"During the course of the game, the central character [Seto] will encounter another wandering survivor of the apocalypse: one of their meetings involves a prolonged, deep kiss, which surprises and unnerves Seto ('But that was my first kiss ever!') but leaves the older fellow nonplussed ('Well then, I guess that makes me your number one buddy')."

Fragile Dreams will be released in North America on March 16 and in Europe sometime this spring. (North Americans can pre-order the game here.)

See also: And the 'Best Box Art of the Year' award goes to ...

Thursday, January 07, 2010

Speaking of Marios that scare me ...

I just came across this video of the Atari 2600 version of Mario Bros. in action (at the awesomely named and had to share it with all of you:

If you were to play the arcade version of Mario Bros. while tripping on some sort of psychotropic drug, I'm pretty sure the experience would be similar to what's on display in the video above.

Now, please excuse me--I have an Atari 2600 emulator and a Mario Bros. ROM to hunt down.

I like Mario as much as the next guy, but ...

... I'd rather play Hotel Mario, Mario is Missing, Mario Teaches Typing and Mario's Time Machine back to back to back to back than be caught wearing this:

That said, I have to give it up to the woman who made said sweater vest. I mean, the ground tiles, question blocks and even the clouds are pixel perfect!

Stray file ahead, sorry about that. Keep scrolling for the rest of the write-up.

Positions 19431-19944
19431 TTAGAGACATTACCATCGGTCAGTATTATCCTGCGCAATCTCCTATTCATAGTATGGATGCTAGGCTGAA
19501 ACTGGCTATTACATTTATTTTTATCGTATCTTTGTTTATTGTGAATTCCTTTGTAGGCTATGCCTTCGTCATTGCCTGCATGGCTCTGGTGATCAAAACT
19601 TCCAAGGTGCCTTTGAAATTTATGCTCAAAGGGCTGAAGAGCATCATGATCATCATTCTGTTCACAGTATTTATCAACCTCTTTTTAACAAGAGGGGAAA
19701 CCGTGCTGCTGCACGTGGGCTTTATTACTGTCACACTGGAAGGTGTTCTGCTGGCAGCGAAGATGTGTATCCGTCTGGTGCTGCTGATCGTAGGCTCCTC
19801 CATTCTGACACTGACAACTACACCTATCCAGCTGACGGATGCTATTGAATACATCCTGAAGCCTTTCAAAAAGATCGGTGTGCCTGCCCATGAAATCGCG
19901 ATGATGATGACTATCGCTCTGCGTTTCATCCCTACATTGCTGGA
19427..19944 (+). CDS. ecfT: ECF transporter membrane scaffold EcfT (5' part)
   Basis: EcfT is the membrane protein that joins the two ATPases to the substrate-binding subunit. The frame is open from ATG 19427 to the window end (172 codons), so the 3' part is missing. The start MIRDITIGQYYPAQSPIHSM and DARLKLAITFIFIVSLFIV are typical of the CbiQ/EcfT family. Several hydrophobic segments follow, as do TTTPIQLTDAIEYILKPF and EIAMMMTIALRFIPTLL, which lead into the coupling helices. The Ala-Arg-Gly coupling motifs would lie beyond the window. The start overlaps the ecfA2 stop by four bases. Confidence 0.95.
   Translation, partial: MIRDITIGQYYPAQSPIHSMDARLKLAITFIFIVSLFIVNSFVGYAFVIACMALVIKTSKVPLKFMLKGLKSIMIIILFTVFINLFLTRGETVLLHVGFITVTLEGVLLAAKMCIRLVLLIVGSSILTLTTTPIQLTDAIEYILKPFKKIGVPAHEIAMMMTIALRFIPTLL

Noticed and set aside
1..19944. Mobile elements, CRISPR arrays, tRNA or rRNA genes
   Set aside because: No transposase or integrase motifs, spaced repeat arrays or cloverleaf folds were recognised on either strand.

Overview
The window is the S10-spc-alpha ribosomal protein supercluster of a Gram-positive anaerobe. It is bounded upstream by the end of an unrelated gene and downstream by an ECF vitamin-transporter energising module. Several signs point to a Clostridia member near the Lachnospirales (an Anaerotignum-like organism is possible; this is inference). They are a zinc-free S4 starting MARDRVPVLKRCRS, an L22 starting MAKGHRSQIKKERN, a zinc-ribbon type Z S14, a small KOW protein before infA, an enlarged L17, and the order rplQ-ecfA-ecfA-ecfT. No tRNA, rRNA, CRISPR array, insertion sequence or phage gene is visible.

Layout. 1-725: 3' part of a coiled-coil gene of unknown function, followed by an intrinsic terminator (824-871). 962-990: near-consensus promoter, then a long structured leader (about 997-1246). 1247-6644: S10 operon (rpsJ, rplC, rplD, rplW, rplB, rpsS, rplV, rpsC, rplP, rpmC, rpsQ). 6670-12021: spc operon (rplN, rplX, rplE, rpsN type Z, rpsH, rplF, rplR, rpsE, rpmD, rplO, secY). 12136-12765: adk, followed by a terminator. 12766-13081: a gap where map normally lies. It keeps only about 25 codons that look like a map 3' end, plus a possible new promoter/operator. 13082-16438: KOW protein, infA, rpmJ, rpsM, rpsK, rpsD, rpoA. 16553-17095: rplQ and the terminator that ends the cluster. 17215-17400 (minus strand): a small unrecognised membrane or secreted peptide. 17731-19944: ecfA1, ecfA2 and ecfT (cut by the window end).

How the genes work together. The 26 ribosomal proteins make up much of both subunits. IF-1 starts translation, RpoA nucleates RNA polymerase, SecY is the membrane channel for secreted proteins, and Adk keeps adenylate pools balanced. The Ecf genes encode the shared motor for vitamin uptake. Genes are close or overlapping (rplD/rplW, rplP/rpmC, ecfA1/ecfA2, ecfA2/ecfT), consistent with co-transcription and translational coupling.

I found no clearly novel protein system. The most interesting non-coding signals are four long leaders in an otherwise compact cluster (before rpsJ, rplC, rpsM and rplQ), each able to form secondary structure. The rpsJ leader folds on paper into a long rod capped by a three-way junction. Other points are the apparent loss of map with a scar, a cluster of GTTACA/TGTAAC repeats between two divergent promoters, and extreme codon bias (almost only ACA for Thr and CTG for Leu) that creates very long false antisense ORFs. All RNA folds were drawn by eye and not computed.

For more information--and more photos--go to Oh, and while you're there, check out the "Baby Link" outfit.

Wednesday, January 06, 2010

New Super Mario Bros. Wii: One of my favorite Wii games of 2009

I know what you're thinking: What a shocker! I mean, what blogger/critic/journalist/poet/writer hasn't placed Mario's latest two-dimensional romp through the Mushroom Kingdom at the top of his/her "best Wii game of 2009" list?

As much as I hate bandwagons (they're so bumpy!), I have to take a seat on this one. Sure, New Super Mario Bros. Wii isn't a perfect game, but it is a perfectly fun game. In fact, it's the funnest game I've played in a very long time.

That alone is enough for me to declare New Super Mario Bros. Wii my favorite Wii game of 2009. Yes, other aspects of the title--its charming and colorful graphics, its nostalgia-laden levels, its maniacal multiplayer mode--are worthy of adoration and praise, too, but all of them pale in comparison to its imitable "fun factor."

Since I have so little to say about New Super Mario Bros. Wii, why don't I share my thoughts on the games that nearly topped my "best of 2009" list?

Little King's Story--Yoshirou Kimura, the mastermind behind the bat-shit crazy Chulip, also made this simulation-slash-RPG, so you know it's a little weird and a lot wonderful. (Or maybe a lot weird and a lotter wonderful? You know what I mean.) It's also cute, charming and compelling--and well worth its (current) $43.19 price of admission.

Muramasa: The Demon Blade--button-mashing action RPGs really aren't my bag, baby, but I'll make an exception for Muramasa. Why? Well, for starters, the graphics are amazing. Actually, they're more than that--they're what I imagine heaven would look like if heaven was a two-dimensional video game created by the folks at Vanillaware. Second (and third, I guess), the game sounds and plays like a dream. A wet dream. A wet dream you experience over and over and over again, until you're completely wiped out. At least, that's what it's like for me.